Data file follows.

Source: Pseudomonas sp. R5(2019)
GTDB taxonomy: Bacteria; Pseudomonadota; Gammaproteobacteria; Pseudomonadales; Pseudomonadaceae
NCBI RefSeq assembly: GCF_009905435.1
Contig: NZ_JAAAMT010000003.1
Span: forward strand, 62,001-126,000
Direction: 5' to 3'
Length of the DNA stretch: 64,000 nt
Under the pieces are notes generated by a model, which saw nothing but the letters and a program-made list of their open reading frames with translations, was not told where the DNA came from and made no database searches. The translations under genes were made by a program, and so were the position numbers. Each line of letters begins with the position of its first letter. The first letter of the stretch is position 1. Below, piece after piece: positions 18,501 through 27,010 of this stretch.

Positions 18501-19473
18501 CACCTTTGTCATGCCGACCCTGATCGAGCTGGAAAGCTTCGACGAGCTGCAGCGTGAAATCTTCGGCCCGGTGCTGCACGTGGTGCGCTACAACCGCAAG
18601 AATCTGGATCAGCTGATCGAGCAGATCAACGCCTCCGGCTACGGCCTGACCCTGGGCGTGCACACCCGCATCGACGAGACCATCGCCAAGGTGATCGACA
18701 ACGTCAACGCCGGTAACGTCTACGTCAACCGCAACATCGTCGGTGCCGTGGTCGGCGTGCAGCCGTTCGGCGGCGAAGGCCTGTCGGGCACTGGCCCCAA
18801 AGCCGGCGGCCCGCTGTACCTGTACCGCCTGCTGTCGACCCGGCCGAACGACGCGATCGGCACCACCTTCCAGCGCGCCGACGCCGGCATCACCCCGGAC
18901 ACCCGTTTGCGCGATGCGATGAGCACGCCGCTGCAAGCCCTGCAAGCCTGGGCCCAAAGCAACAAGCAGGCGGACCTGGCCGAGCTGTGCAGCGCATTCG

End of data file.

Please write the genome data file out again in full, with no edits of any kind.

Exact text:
Source: Pseudomonas sp. R5(2019)
GTDB taxonomy: Bacteria; Pseudomonadota; Gammaproteobacteria; Pseudomonadales; Pseudomonadaceae
NCBI RefSeq assembly: GCF_009905435.1
Contig: NZ_JAAAMT010000003.1
Span: forward strand, 62,001-126,000
Direction: 5' to 3'
Length of the DNA stretch: 64,000 nt
Under the pieces are notes generated by a model, which saw nothing but the letters and a program-made list of their open reading frames with translations, was not told where the DNA came from and made no database searches. The translations under genes were made by a program, and so were the position numbers. Each line of letters begins with the position of its first letter. The first letter of the stretch is position 1. Below, piece after piece: positions 18,501 through 27,010 of this stretch.

Positions 18501-19473
18501 CACCTTTGTCATGCCGACCCTGATCGAGCTGGAAAGCTTCGACGAGCTGCAGCGTGAAATCTTCGGCCCGGTGCTGCACGTGGTGCGCTACAACCGCAAG
18601 AATCTGGATCAGCTGATCGAGCAGATCAACGCCTCCGGCTACGGCCTGACCCTGGGCGTGCACACCCGCATCGACGAGACCATCGCCAAGGTGATCGACA
18701 ACGTCAACGCCGGTAACGTCTACGTCAACCGCAACATCGTCGGTGCCGTGGTCGGCGTGCAGCCGTTCGGCGGCGAAGGCCTGTCGGGCACTGGCCCCAA
18801 AGCCGGCGGCCCGCTGTACCTGTACCGCCTGCTGTCGACCCGGCCGAACGACGCGATCGGCACCACCTTCCAGCGCGCCGACGCCGGCATCACCCCGGAC
18901 ACCCGTTTGCGCGATGCGATGAGCACGCCGCTGCAAGCCCTGCAAGCCTGGGCCCAAAGCAACAAGCAGGCGGACCTGGCCGAGCTGTGCAGCGCATTCG